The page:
More coalition headaches – this time from Meretz

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MK Mossi Raz - Photo: Meir Elifur, TPS

MK Mossi Raz refuses to support “law that discriminates and imposes limitations on Arab citizens.”

Thursday brought more aggravation for the new coalition, with the expectation of failure to extend the law preventing family unifications between Arabs, where one spouse holds Israeli citizenship and the other resides in a Palestinian Authority-controlled area.

The law is designed, among other things, to prevent Arabs from entering into fictitious marriages for the purpose of freely entering Israel.

The United Arab List, headed by MK Mansour Abbas who brought his party into the coalition led by Yair Lapid and Naftali Bennett, refuses to vote in favor of extending the law, depriving the coalition of four votes out of its total of 61 MKs.

The Likud and Religious Zionism parties have also vowed to oppose the government on this issue, even though extending the law is usually supported by the entire right wing.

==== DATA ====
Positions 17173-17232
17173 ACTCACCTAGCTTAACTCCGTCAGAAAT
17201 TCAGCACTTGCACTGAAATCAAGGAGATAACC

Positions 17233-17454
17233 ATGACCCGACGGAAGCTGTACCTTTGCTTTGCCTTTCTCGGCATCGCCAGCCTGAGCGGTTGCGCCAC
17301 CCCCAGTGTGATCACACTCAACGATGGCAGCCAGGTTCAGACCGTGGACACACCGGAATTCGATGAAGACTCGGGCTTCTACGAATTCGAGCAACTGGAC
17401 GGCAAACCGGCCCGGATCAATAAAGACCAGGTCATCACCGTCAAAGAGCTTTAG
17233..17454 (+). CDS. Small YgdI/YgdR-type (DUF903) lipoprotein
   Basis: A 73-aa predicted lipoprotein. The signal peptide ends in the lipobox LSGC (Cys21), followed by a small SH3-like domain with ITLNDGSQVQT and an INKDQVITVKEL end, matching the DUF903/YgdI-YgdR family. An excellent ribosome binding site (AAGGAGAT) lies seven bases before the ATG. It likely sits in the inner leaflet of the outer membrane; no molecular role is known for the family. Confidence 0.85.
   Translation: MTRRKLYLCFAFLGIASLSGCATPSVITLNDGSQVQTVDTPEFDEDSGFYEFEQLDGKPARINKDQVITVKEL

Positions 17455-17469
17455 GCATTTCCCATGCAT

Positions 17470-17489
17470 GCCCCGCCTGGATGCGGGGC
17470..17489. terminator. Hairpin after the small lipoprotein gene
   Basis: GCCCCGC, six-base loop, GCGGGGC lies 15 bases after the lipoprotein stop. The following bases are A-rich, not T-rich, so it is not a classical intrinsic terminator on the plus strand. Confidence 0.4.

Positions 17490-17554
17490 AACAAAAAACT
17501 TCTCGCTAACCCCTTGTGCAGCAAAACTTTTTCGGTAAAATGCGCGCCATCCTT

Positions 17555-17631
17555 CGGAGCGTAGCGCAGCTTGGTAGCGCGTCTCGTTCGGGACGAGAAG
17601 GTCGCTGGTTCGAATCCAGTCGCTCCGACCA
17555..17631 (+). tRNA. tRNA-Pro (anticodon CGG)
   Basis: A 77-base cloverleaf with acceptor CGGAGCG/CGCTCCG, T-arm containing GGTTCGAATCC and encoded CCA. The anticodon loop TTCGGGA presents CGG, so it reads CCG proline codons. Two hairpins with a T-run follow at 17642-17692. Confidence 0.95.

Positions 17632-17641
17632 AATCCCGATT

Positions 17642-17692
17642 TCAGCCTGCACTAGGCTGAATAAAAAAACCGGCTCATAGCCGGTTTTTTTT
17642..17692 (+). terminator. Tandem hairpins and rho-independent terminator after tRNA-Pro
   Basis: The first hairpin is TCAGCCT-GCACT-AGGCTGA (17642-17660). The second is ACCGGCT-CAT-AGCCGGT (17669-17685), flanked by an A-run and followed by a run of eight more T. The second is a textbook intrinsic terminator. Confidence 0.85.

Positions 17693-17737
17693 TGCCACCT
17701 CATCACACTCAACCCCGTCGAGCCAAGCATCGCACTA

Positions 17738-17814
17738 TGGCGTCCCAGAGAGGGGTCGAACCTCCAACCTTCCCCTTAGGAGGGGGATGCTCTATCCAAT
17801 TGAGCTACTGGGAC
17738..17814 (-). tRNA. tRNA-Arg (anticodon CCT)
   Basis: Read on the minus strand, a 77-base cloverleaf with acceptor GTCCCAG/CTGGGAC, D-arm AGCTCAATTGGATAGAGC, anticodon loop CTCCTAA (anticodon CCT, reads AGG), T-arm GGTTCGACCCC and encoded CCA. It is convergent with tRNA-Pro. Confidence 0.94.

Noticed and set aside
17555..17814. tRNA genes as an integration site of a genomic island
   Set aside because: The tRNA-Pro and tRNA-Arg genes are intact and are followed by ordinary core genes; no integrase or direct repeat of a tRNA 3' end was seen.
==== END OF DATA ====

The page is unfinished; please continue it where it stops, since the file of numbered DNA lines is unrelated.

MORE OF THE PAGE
And now another member of the government, MK Mossi Raz of the far-left Meretz party, has announced that he, too, will be opposing the law’s extension, “because it is a law that discriminates and imposes limitations on Arab citizens, a law that establishes whom he is permitted to love and whom not, and a law that views all Arab citizens as demographic and security threats.”

MK Miki Zohar (Likud) has already indicated that his party will only support the extension of the family reunification ban if the government also passes a law regulating Young Settlements. Zohar added that, “The new coalition is simply incapable of protecting the State of Israel and maintaining it as Jewish and democratic state.”

On Wednesday, Interior Minister Ayelet Shaked announced that she would be bringing the extension of the family reunification ban to a Knesset vote next Monday, even though it appears that the government will lack a majority to pass it.

“I refuse to believe that the Opposition will damage the security of the State in the name of playing political games,” she wrote on Twitter. “I have no doubt that the head of the opposition will keep the promises he made as regards Israel’s security. There is no opposition and coalition in matters such as these – we’re all on the same page here.”

The coming challenge for the government – if it surmounts this one – will be to pass a state budget, which is to be a biannual budget for the years 2021 and 2022. According to the coalition agreements signed between Yesh Atid and Yamina, if the Knesset is dissolved due to failure to pass a budget, the date set for the rotation of the premiership is advanced.

(Arutz 7).

 

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